Le Sacre du Printemps or The Rite of Spring
When the audience members of the Théâtre des Champs-Élysées took their seats on the evening of May 29, 1913, it is unlikely they anticipated they were about to be witness to the genesis of two new art forms.
Indeed, the stark angularity and utterly human grotesqueness presented in Vaslav Nijinsly's choreography was completely alien to Parisian audiences who were used to the perfection and cleanliness of classical ballet. Nijinsky hides no imperfections in his choreography, but rather, puts human vulnerability on display. This piece is considered by many to be the birth or modern dance.
Furthermore, Igor Stravinsky's score, with its use of complex rhythms, dissonance and timbres, forever shifted the standards and norm of music composition. Indeed, rather than the masterpieces of Beethoven and Mozart whose compositions, while riveting at times, are generally meant to soothe the ears. Stravinsky's symphony however, is meant to catch you off guard, to alarm you, and to keep you on the edge of your seat with tension.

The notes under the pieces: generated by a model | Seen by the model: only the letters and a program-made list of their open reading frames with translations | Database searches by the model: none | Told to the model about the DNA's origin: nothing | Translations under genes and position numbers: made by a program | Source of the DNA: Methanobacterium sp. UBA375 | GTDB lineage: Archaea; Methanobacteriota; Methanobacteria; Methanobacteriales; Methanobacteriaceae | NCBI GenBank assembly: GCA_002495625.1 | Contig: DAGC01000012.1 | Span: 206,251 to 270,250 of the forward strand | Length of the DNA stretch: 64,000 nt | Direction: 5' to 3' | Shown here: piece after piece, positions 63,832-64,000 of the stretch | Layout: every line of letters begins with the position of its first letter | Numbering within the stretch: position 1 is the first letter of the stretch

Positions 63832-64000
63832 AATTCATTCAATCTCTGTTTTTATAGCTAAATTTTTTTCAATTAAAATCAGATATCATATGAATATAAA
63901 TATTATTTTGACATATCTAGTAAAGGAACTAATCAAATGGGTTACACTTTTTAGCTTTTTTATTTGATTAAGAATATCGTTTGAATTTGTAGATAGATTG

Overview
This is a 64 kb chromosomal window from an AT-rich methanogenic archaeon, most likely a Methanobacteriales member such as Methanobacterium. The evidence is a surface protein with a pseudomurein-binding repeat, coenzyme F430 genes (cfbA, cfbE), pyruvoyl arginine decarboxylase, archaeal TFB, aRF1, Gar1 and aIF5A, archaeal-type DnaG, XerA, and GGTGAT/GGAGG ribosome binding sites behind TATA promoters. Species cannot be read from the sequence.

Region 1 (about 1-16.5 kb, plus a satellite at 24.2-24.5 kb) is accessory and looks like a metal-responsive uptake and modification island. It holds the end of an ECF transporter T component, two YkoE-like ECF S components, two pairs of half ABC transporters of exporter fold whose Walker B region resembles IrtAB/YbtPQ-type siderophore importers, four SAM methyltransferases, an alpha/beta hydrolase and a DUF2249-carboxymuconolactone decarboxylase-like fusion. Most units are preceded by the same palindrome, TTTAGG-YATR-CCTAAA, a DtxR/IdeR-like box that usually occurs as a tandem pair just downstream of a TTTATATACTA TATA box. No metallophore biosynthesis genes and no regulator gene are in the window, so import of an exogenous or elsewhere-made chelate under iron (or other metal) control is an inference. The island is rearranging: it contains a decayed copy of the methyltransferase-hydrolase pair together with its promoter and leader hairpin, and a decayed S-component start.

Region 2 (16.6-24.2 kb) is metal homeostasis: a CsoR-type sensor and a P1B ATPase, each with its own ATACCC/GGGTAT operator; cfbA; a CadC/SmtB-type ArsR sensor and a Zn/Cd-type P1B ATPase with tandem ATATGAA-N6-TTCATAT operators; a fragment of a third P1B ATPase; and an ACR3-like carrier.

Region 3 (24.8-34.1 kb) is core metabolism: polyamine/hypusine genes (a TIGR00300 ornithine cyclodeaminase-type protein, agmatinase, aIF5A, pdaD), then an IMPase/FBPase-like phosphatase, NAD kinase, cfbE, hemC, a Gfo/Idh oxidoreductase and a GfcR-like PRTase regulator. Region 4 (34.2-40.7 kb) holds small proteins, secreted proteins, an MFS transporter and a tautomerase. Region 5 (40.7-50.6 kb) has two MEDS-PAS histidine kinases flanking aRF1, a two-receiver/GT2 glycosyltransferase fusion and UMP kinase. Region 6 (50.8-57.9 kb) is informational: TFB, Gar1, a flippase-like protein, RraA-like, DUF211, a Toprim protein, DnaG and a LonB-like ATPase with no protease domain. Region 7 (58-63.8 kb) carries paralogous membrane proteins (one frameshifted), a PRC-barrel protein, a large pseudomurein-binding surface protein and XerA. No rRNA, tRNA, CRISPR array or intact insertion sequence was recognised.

In addition to these massive departures, to story itself is much darker and simplistic then shows such as Swan Lake, Sleeping Beauty, and Giselle, which the Parisian audiences were used to seeing. The events are set rural pagan Russia and depict the involuntary sacrifice of a virgin to facilitate the coming of spring. The story is frightening and unsettling, even more so, because it speaks to the root of man's most primal and savage instincts.
The first performance was met with rioting from the audience, who were angry and disturbed by what they saw. The show closed after only a few performances, but remains a staple in the history of human creative expression.